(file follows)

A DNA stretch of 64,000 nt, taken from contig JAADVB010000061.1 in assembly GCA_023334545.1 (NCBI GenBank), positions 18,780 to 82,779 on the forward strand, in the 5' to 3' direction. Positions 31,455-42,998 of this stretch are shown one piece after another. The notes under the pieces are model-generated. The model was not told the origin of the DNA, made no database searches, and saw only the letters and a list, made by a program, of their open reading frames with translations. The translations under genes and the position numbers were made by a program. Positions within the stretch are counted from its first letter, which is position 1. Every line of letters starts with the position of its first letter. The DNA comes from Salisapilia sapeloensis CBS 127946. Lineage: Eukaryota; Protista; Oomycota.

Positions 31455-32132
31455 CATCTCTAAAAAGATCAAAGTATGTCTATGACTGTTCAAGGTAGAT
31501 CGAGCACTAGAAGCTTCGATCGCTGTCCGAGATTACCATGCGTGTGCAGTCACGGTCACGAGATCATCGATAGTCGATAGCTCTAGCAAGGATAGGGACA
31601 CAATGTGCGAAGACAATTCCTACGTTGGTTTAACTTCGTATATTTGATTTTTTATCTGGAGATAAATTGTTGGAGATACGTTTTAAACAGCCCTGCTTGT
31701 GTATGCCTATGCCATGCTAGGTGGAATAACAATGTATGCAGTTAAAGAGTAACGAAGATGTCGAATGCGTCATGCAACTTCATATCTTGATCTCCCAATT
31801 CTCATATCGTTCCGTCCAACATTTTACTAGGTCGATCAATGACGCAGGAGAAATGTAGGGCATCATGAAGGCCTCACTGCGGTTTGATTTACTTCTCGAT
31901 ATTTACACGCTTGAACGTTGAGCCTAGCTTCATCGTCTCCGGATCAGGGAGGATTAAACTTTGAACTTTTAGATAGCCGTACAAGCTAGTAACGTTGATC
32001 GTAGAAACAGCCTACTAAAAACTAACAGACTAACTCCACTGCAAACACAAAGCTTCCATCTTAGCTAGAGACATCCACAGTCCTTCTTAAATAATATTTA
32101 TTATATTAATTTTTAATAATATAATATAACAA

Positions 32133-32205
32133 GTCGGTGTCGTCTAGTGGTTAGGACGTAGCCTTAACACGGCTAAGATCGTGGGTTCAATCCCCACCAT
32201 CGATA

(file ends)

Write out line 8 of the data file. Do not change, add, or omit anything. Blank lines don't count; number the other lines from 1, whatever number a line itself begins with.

31901 ATTTACACGCTTGAACGTTGAGCCTAGCTTCATCGTCTCCGGATCAGGGAGGATTAAACTTTGAACTTTTAGATAGCCGTACAAGCTAGTAACGTTGATC